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by SS at 3:42 pm on Friday 29th January

I'm on the ferry at the moment. We're currently anchored about a mile off the port of Wadi Halfa, our entry port into Sudan. The overnight ride has been an unforgettable experience.

We rode to the ferry port at Aswan in convoy, which I successfully managed entirely standing up. My legs weren't too tired by the end of it, so I figure the 150 kilometres tomorrow might just be plausible. Boarding the ferry was a complex logistical problem which the Tour D'Afrique staff handled calmly and in the end everything went smoothly. While there were no chickens carried on board (which they had repeatedly referenced last year), there is no shortage of blenders and televisions made in China being transported to Sudan.

There aren't normally enough cabins for the entire group, so it's usually the case that the younger riders are made to sleep out on the deck - indeed I was quite looking forward to it. However, the cabins aren't the cleanliest of places and many of the older riders switched camp. While initially I was looking forward to a night on the deck, as more and more passengers and boxes were loaded, a cabin looked like a more sensible option. Luckily we managed to grab one of the spare cabins left vacant. The deck soon became a curious shanty town of boxes, rugs, sleeping bags and tinny pop music blaring out of mobile phone speakers. Some of the passengers who had evidently done this trip several times, built a fort of their goods around themselves. We joked between ourselves that it would be fun to step inside their fort and observe the end outcome but the menacing looks of the portly Arabic gentleman were enough to stop that idea in its tracks.

The ship is rusty, grimy and to quote one of the German riders - 'Everywhere you look, the ship is moving'. Our included meal on the ferry, yesterday at lunch, was punctuated by the occasional sound of slapping as riders defended themselves from the many insects interrupting the sanctity of their mealtime. The room was no better, seeming initially to be relatively clean. Eric, one of the French riders soon showed us the secret of finding the roaches (lift up the mattress quickly and look in the corner of the bed) and we hatched various plans to try and avoid bodily contact with them. These ranged from finding an alternative place to sleep (as it was though, deck was hugely congested) to sleeping on the floor (it is pretty filthy) to lining the bed with a groundsheet (we had no groundsheet here).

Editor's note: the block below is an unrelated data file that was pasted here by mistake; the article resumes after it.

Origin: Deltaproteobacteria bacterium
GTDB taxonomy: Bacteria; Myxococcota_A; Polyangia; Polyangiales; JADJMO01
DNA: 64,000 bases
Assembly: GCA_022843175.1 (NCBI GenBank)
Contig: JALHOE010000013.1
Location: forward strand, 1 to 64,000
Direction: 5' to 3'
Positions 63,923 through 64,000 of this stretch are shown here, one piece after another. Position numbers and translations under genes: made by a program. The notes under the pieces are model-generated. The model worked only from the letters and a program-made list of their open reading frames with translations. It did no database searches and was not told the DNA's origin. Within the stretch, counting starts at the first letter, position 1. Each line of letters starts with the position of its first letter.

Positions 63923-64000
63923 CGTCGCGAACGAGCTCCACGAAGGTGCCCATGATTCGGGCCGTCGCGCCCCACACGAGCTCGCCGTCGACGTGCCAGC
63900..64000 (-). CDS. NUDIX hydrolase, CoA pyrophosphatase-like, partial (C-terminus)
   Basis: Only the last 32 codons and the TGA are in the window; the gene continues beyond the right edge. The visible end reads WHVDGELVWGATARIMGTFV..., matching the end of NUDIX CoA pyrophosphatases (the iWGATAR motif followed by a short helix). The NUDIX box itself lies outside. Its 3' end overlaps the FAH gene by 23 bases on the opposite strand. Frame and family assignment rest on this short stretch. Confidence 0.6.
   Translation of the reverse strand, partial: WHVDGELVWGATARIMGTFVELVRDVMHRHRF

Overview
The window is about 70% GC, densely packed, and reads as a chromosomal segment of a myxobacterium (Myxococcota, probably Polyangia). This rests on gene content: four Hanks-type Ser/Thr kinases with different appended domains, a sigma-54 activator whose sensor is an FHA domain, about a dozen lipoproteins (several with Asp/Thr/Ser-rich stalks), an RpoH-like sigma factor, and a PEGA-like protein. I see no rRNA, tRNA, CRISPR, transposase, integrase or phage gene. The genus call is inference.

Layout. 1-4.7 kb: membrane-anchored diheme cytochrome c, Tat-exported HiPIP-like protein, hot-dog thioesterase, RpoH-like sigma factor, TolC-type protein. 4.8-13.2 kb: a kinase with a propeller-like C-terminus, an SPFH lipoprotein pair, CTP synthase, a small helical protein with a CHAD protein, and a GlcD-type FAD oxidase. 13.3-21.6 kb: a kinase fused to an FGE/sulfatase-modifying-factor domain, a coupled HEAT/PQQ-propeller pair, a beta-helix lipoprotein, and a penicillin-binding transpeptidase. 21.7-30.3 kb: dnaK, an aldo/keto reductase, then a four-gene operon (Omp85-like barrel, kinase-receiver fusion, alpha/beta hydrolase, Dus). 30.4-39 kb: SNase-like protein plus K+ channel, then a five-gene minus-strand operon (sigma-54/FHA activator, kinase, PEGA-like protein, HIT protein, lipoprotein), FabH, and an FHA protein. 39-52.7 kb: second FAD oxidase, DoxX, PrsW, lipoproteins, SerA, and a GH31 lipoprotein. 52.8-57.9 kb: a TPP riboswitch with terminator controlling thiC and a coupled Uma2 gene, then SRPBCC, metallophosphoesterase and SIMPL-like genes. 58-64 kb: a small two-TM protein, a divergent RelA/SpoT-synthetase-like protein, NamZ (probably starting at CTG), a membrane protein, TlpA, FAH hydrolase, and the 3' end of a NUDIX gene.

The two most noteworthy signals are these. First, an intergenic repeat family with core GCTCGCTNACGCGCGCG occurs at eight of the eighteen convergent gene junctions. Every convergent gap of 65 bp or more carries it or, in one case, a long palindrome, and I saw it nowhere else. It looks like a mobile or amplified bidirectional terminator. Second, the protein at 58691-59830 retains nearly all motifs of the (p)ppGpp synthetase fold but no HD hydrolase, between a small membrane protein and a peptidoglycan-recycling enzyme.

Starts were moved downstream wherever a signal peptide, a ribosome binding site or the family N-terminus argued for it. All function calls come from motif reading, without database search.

The final solution which I used all night, and which Adrian, my roommate, attempted for a while before giving up, was to sleep inside our tents. I used the inner part of my tent minus the poles, wearing it like a sleeping bag. This worked well enough until abruptly in the middle of the night we were woken up by a tannoy call, 'Tour D'Afrique riders, please come to the dining room immediately'. Struggling to break free of the tent, I eventually found the zip and made my way down the hallway, thanking myself that the boat wasn't sinking in this case. Having gone to bed at 7pm, and having been woken up from the deepest possible sleep, it seemed natural that it would be some obscene hour of the night. However, glancing at someone's watch, it had only just passed 8:30pm! Much less antisocial.

The reason we were woken was that Sudanese immigration now takes place upon the ferry (and not when we arrive - which should hopefully speed the process up a bit when we eventually dock). This consisted of filling out yet more forms inaccurately (when the questions are vague, what hope do you have? E.g. 'Carrier') and duplicating more information. I'm half contemplating writing as illegibly as possible for the next few countries and seeing whether anyone notices. They also took our temperature with an ear canal thermometer. Presumably this was to prevent illness entering the country but if anything, not washing the thermometer inbetween uses probably spread any sickness that was there. After this we queueued for an hour or so to get our passports stamped, after which the official realised that he didn't really need to see us to stamp our passport and just collected them all instead.

Bedtime rolled around again but it was much harder to sleep now. The hunger pangs from our bodies' now-all-eating metabolisms were beginning to strike and it took a good hour to fall asleep. This morning we awoke to see Abu Simbel from afar, a huge temple by the side of Lake Nasser. Now we wait for customs to board our boat whom the ferry captain is repeatedly calling with three long bursts of the ship's horn, deafening those on deck each time.

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